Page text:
A hokku by Kitō Takai (1741-89) a student of Buson:

Kuren to su haru no kurui ya arare furu

Dusk is-becoming spring’s madness ya hail falls

As twilight comes,
Spring’s madness —
Falling hail.

It is a rather obvious verse, expressing the inconstant, unpredictable nature of early spring weather. It is not one of the better hokku, because the writer’s comment “spring’s madness” is an interpretation. It is preferable in hokku to just present an event, rather than commenting on or interpreting it. We call such added comments and interpretations “thinking,” and it is best avoided in hokku.

4 thoughts on “SPRING HAIL

  1. artladyiam

    It is always great to hear your interpretation and knowledge of Hokku. I hope all is well with you. Hope the weather is warmer where your are than here where I am in Michigan. May Spring come soon for all of us.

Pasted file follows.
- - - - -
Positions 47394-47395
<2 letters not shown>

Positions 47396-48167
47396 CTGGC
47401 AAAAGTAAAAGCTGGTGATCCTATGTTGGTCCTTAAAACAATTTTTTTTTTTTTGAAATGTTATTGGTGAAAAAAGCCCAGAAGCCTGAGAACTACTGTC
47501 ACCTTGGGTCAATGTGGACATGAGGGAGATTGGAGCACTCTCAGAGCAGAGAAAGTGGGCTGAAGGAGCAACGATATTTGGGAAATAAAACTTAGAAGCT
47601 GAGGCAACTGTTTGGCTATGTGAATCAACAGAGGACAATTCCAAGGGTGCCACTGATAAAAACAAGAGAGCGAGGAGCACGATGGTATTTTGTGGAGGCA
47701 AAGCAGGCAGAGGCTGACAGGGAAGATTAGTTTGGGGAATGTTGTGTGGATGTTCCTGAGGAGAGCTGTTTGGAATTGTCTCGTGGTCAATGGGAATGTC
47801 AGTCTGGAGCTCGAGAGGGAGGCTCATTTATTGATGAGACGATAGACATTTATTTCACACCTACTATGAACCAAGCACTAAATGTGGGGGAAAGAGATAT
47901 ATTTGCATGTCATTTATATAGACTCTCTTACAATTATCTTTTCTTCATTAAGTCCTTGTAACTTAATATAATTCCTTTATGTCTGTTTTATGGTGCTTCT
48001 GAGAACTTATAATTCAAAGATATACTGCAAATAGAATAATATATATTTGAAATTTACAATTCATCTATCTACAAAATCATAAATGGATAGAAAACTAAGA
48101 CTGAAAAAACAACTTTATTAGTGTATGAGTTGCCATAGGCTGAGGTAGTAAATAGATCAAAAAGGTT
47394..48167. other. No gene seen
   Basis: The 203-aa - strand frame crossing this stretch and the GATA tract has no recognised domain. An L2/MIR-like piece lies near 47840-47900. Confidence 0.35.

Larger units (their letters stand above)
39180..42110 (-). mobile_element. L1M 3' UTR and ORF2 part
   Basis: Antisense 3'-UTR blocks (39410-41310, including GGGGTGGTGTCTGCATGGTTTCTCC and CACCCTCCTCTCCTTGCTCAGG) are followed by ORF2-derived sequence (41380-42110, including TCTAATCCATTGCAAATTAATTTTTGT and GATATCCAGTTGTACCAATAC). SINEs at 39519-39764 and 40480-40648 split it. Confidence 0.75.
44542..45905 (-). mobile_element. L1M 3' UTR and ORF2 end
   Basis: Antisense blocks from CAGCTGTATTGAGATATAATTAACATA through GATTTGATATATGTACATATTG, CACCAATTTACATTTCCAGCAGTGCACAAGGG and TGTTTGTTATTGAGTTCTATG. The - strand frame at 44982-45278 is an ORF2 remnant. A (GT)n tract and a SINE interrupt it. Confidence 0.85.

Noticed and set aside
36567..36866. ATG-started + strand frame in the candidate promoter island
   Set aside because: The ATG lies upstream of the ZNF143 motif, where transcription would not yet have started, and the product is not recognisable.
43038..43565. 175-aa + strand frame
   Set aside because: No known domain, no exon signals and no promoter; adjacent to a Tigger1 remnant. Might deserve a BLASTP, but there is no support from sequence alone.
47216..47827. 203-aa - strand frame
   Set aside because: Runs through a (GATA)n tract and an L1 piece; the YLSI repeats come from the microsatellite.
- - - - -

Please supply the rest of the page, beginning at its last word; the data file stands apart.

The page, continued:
2. Brother Nicholas Ob OSB

    Greetings David,

    Thanks so much! It may not be “one of the better hokku” but is really quite nice!


    Bob (Brother Nicholas OblOSB)


  3. Thomas

    Reading your posts is always enlightening. Today, I really have some time to do it:

    Watching my students
    brooding over exam questions
    spring is at the door

    Cheers, Thomas

  4. To make this a better hokku we should not use a “thinking” word like “madness.”
    If you were to write this, what word would you have used instead of “madness?” In other words, what word would make this a “better” hokku? Perhaps “fluctuations?”

    A bigger change, like “Erratic spring” would work.


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